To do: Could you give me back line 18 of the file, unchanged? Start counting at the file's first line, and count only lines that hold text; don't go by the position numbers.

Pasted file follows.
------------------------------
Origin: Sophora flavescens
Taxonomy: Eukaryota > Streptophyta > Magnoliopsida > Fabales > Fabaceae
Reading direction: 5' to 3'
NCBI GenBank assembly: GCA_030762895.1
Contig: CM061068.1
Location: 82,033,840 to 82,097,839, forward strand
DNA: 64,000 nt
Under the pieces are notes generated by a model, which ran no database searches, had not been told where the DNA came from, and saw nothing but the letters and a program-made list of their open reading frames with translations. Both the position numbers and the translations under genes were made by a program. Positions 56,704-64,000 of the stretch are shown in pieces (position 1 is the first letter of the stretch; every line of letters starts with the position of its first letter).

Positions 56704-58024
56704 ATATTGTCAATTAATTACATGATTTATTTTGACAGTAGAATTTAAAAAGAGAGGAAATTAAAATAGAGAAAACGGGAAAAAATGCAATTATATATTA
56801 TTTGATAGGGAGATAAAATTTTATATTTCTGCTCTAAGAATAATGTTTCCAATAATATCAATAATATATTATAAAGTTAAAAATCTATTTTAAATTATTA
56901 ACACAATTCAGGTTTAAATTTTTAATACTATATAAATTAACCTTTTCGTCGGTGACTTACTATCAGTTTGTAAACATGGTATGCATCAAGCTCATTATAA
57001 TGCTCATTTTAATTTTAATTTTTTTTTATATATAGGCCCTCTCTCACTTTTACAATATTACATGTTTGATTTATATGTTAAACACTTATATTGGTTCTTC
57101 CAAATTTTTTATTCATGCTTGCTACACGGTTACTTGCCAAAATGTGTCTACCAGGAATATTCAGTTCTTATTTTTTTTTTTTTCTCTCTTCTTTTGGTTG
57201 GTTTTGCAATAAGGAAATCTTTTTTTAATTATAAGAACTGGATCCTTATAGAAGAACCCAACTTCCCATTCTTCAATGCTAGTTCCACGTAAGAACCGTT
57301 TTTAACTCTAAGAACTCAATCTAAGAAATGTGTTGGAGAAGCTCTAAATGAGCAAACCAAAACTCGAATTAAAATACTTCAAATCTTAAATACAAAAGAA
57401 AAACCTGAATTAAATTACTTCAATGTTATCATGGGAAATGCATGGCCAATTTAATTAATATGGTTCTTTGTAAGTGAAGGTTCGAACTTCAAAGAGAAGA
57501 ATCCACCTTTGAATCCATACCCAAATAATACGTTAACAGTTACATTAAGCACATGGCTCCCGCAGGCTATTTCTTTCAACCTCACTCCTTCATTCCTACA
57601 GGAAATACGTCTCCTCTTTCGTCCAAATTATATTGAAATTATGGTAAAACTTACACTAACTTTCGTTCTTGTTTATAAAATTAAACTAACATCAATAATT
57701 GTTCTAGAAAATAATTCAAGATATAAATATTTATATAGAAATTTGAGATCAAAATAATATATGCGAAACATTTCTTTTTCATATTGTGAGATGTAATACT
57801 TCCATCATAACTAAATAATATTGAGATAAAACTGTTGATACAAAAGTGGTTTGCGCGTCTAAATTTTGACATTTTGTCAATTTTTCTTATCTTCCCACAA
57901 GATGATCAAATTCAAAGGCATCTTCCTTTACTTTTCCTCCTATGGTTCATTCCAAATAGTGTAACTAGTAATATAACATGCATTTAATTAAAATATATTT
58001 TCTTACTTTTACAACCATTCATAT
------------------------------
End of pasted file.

57501 ATCCACCTTTGAATCCATACCCAAATAATACGTTAACAGTTACATTAAGCACATGGCTCCCGCAGGCTATTTCTTTCAACCTCACTCCTTCATTCCTACA